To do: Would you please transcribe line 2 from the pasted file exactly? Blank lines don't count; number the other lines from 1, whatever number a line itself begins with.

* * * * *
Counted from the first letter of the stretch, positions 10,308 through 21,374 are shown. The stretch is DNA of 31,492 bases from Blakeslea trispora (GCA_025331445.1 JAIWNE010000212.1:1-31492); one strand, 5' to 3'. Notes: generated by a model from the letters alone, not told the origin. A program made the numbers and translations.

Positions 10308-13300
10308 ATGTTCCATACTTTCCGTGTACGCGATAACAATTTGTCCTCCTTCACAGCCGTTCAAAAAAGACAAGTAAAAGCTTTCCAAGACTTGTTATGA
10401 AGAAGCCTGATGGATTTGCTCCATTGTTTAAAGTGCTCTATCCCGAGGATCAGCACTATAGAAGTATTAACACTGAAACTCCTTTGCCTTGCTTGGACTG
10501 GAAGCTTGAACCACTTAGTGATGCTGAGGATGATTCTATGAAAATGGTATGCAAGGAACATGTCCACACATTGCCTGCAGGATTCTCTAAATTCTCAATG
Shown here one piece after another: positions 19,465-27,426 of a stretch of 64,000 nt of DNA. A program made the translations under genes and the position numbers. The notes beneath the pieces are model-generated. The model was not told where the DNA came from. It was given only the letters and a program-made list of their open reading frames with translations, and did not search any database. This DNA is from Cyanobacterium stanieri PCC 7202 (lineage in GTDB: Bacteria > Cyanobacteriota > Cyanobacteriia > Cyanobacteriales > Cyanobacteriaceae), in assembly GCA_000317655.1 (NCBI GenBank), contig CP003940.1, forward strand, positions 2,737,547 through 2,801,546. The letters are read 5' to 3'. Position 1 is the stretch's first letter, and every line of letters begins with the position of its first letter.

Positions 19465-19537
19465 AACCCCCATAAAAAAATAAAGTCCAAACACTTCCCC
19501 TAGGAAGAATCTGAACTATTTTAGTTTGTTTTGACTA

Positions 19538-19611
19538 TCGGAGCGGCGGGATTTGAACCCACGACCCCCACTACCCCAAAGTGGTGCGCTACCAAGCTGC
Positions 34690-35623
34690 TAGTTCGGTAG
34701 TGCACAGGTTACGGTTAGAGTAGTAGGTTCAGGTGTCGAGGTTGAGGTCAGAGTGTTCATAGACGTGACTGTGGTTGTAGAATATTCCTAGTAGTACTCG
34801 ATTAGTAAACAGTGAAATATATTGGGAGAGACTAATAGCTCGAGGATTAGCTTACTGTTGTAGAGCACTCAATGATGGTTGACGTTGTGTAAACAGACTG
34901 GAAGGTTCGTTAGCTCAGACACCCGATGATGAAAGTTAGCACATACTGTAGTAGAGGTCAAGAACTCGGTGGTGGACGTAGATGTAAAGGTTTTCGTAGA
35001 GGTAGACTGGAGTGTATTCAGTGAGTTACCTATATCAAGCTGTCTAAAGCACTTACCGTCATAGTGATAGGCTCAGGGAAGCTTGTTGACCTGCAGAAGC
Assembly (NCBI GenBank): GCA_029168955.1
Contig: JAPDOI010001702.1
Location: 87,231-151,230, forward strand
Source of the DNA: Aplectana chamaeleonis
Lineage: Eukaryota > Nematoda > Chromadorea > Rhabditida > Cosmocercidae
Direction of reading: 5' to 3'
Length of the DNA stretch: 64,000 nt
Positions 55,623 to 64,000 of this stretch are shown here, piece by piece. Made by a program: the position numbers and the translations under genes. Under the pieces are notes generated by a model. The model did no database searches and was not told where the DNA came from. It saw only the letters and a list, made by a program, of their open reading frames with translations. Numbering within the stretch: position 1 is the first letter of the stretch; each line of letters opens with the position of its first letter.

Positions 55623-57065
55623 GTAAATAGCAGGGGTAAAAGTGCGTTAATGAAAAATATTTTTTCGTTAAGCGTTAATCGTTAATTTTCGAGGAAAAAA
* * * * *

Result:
Positions 10308-13300